You’re 10 years old. You come home from an endless day of playing out in the sun. You’re worn out from swimming. You smell the barbecue firing up. In front of you awaits the perfect, juicy treat, the beacon of summer — cantaloupe.
A member of the gourd family, cantaloupe was originally known as “muskmelon” due to its mouthwatering, musky smell. After migrating from Africa to Western Europe, cantaloupe gained its signature name when the Roman Catholic Church began growing it in the papal gardens of Cantalupo, Italy. Cantaloupe arrived to North America in the 16th century and primarily grows in California and Arizona.
Cantaloupe is more than just a juicy snack. In fact, a 6-ounce serving of cantaloupe provides 100 percent of your daily needs for both vitamins A and C. According to the National Institutes of Health, vitamin C acts as an antioxidant that plays a major role in immune health, collagen development and iron absorption. Vitamin A works to keep your vision in tip-top shape. At a modest 50 calories, cantaloupes are an excellent source of dietary fiber without adding to your daily fat and cholesterol count. What better way to heal a skinned knee than with some succulent, comforting cantaloupe?
Catch cantaloupe during its peak season of August and September in Washington. Choose fragrant, symmetrical cantaloupes with no visible bruises and that feel heavy for their size. Contrary to popular belief, the “thump and shake” method is not a good indicator of quality. While melons will not get sweeter post-harvest, one way to increase their juiciness is to leave them out at room temperate (whole and skin intact) for two to three days.
Much like other melons, cantaloupe presents special food safety concerns because it is grown on the ground and has an internal environment that harmful bacteria love. Take extra measures to prevent foodborne illness, such as washing cutting boards and utensils before and after each use. Cut cantaloupe left at room temperature for more than two hours is not safe to eat. To prepare, wash, remove the rind, cut the cantaloupe into pieces and store in a plastic bag or covered bowl in the refrigerator for up to five days. Note: Storing cantaloupe without a plastic bag may cause other foods in the refrigerator to take on a cantaloupe taste. Depending on your love of cantaloupe, this may or may not be a bonus.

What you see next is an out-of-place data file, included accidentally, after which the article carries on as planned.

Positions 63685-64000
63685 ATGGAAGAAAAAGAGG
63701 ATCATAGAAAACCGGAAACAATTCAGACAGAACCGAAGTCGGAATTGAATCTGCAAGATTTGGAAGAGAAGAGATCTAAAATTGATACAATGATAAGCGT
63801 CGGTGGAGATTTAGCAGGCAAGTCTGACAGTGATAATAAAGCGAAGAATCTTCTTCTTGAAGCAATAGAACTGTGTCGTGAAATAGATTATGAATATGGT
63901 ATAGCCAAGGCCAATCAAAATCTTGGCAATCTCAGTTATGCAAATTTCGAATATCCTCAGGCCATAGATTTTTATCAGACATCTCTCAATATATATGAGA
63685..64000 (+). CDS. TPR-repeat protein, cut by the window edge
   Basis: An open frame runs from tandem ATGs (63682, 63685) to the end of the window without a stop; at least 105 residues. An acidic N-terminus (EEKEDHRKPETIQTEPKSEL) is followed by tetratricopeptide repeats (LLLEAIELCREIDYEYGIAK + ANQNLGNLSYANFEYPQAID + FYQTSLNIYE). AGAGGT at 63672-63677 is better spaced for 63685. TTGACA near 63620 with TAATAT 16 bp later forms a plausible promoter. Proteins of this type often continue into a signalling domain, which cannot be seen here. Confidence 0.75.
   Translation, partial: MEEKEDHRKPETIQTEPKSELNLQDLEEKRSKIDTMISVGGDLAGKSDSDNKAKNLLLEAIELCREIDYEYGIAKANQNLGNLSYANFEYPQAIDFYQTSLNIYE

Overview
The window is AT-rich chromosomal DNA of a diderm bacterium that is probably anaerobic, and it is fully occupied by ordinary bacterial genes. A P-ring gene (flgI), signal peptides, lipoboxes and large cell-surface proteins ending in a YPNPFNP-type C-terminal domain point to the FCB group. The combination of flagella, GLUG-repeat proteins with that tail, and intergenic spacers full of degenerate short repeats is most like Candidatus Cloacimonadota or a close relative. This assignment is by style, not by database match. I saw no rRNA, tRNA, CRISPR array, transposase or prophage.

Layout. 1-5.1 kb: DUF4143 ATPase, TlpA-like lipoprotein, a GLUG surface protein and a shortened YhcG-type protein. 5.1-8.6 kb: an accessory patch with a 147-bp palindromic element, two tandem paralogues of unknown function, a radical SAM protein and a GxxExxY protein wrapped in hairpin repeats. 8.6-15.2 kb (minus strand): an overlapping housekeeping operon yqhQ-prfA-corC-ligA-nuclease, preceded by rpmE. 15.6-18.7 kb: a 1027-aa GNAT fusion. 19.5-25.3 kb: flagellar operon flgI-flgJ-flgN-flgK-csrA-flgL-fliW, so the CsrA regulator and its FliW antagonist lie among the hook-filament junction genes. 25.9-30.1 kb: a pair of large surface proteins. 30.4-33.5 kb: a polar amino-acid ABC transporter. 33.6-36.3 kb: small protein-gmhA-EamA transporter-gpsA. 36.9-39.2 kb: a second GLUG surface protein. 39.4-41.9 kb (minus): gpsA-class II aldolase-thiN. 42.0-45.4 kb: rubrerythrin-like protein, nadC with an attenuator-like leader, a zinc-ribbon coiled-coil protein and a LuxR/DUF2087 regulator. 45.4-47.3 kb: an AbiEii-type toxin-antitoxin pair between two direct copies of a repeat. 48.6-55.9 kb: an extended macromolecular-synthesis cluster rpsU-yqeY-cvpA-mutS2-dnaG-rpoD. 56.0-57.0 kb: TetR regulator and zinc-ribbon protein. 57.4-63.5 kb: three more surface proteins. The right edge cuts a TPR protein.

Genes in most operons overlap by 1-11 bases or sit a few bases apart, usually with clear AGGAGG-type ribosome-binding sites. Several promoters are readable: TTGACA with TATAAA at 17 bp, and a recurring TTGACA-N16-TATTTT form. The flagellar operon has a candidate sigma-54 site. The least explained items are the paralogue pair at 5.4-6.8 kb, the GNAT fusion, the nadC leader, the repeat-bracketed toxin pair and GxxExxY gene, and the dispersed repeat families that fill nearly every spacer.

Enjoy cantaloupe in slices or cubes, or better yet, break out that melon baller that’s been collecting dust in your cooking-gadget drawer (after washing it, of course!). Cantaloupe is an excellent guest ingredient in a summer salad or on the grill. Blend it in a chilled gazpacho, add it to a kebab or serve it arranged on a platter with prosciutto. “So Easy to Preserve” by the Cooperative Extension at The University of Georgia has a recipe for Cantaloupe Pickles (as well as a no-sugar-added version) if you’d like to explore a new flavor profile to a classic favorite. Copies are available through the WSU-Extension Office for $30.
When in doubt, simply cut and enjoy this delicious summer treat while it’s fresh. As Chef Scotty says, “Why mess with perfection?”
For additional cantaloupe recipes and serving suggestions, check out Chef Scotty’s Market Fresh Recipes at http://ext100.wsu.edu/clark/?p=8163. The FINI Fresh Match program provides help to SNAP consumers to purchase more fruits and vegetables at local farmers markets. Find out more at: clark.wa.gov/public-health/snap-farmers-markets.
Claire Nichols, RD, is a Clark County WSU Extension Master Food Preserver. For additional recipes, food preservation and food safety information visit http://ext100.wsu.edu/clark/?p=1134. Have questions? Call MFP Helpline: 360-397-6060, ext. 5366, or join Facebook discussion group “WSU Home Food Preservers – Clark County.”